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Coronavirus variants that have burst through the UK and South Africa over the past month have been heavily scrutinized in laboratories around the world, as scientists try to get a grip on how threatened the mutated strains are. One of the main concerns is that the new variants may be able to roll out current vaccines, with two more developed by Pfizer / BioNTech being currently rolled out in the US.
On Thursday, a Reuters report describing a new study showed that Pfizer’s vaccine could effectively neutralize variants with mutations called N501Y, a variant found in South Africa and known as the UK variant. Is, independently known as 19.1.7. The study is yet to be peer reviewed, but preprint depositories can be found on biorexive.
“This is preliminary, but it certainly suggests that the vaccine would also work against these variants,” said Larissa Labzin, an immunologist at the University of Queensland.
Coronaviruses mutate continuously as they move from human to human and, for the most part, do not significantly alter the virus. However, a handful of mutations, including strain B.1.1.7, allow the virus to spread more quickly. These changes occur in the spike of the virus, an important protein that allows the virus to enter and abduct human cells.
There was reason to be cautious when the news of B.1.1.7 being broadcast was first broken. The new data was initially provided by Prime Minister Boris Johnson at a UK press conference on 19 December., It was too early to tell how the mutation might have changed the characteristics of the virus. Simply put, we needed more data.
Crucially, the new version does not appear to be more deadly, as Johnson noted in his presser. “There is no evidence that the variant causes more severe disease or higher mortality, but it appears to pass more easily,” he said. However, the ability of the variant to exclude our current vaccines was unheard of by scientists.
They have taken antibodies from people who have been immunized with the vaccine and are tested to see if those antibodies can still inhibit new variants, with significant changes in their spike proteins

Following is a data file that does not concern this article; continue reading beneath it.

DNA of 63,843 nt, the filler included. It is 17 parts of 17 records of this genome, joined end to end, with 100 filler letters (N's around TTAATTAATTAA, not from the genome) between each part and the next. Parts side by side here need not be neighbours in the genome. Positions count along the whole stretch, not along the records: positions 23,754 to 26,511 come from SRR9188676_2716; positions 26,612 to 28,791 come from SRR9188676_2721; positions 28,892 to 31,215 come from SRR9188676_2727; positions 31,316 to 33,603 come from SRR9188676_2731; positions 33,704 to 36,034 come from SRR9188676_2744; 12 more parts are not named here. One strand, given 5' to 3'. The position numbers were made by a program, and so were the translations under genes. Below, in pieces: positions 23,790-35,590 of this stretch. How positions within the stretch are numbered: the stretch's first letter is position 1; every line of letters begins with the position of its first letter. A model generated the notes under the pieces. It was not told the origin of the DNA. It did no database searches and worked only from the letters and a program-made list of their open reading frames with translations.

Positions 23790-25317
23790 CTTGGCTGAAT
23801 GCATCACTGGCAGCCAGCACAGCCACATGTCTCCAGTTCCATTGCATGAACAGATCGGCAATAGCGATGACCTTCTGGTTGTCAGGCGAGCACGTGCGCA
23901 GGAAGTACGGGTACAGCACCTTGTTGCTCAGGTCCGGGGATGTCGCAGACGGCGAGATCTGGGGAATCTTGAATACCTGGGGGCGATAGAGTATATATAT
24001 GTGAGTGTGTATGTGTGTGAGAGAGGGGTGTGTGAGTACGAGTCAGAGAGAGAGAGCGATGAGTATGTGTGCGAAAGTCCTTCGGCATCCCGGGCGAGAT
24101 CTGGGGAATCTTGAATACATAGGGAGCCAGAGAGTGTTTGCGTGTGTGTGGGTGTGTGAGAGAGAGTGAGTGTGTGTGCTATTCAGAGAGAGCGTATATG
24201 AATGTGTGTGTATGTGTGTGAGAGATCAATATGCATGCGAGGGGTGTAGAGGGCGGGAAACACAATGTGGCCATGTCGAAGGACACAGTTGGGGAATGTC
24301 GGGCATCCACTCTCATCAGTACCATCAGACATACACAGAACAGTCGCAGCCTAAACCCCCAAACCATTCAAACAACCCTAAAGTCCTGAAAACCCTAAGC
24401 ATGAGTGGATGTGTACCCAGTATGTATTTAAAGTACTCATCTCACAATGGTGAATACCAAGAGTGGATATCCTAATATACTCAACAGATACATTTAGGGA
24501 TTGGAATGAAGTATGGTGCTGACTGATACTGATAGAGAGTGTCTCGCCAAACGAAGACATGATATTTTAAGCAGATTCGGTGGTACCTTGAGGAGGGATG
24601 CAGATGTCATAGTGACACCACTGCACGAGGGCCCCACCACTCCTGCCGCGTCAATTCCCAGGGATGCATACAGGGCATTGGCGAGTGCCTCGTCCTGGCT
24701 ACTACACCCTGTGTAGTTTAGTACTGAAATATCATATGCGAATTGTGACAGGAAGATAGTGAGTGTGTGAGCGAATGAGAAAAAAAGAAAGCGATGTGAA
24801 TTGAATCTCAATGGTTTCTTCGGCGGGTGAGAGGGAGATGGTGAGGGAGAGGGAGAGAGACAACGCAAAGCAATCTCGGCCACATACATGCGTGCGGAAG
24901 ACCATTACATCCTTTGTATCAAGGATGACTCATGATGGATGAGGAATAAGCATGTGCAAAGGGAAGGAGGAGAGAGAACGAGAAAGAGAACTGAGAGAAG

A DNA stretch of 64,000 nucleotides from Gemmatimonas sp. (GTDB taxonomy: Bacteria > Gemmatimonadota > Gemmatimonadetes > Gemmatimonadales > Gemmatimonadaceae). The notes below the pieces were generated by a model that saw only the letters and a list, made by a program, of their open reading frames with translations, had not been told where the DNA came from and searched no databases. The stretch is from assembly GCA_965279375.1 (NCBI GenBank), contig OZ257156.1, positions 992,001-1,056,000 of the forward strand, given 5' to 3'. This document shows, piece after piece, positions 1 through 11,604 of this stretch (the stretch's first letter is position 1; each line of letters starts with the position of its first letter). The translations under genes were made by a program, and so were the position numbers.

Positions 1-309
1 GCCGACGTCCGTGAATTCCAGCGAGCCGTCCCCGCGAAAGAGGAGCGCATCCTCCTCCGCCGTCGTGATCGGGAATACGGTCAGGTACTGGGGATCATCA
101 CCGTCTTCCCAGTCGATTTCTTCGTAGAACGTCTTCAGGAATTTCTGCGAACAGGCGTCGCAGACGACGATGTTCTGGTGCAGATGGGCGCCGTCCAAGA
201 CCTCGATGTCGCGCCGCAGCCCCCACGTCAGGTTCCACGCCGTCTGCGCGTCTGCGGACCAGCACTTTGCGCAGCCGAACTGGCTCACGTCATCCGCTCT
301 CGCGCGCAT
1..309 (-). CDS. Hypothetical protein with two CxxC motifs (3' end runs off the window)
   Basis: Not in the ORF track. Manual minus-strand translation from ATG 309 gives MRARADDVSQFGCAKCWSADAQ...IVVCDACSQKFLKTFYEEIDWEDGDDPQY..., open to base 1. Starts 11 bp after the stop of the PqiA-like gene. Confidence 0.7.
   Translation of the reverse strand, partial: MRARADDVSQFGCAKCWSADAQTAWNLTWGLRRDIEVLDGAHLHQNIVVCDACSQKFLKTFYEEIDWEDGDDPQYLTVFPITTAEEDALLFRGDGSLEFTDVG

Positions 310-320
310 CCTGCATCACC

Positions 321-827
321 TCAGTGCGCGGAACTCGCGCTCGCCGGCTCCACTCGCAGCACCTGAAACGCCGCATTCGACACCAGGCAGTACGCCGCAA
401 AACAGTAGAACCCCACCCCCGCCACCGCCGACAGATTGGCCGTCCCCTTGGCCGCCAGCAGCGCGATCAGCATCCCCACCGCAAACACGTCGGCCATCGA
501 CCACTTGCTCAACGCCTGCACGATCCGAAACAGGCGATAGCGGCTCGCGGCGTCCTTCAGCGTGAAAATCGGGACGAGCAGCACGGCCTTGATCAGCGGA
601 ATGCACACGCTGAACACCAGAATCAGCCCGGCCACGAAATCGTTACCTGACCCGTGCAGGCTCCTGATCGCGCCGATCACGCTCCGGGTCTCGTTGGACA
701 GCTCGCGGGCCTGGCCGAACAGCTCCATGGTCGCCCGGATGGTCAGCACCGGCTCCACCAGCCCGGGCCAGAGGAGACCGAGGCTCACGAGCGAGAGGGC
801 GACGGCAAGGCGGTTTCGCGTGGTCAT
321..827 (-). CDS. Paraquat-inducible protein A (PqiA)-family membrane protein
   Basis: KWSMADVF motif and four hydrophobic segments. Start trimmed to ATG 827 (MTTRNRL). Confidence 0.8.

But in the weeks that followed, this variant appeared in several locations around the world, including the US and Australia, where it dissolved the hotel quarantine system and put the city of Brisbane in immediate three days of lockdown. Concern has increased worldwide and many countries have increased scrutiny on their borders or closed them to UK travelers.
To test the ability of current vaccines against new variants, Pfizer used blood serum from 20 individuals who received the vaccine. This serum contains antibodies to the vaccine and can be tested in the lab against viruses with various mutations. Interim results look good.
Viral vaccine scientist Phil Dormitzer with Pfizer said, “So we have now tested 16 different mutations and none of them really have a significant effect. That’s good news.”
“That doesn’t mean there won’t be a 17th.”
Testing other aspects of the immune response will be important, Labzin said, such as how particular white blood cells react to infection with variants after vaccination. Other mutations in variants will also be investigated.
“Spike proteins have more changes than just a single mutation, but this is definitely positive news,” he said.
We do not have to go back to the drawing board if the variants are muted in such a way that they start reducing the efficacy of current vaccines. This is thanks to the “plug-n-play” nature of Pfizer and Modern’s vaccines. These vaccines use mRNA and can potentially “recode” within a few months to counter new variants. However, while, This has never been done before.
The information contained in this article is for educational and informational purposes only and is not intended as health or medical advice. Always consult a physician or other qualified health provider regarding any questions you may have about health or health purposes.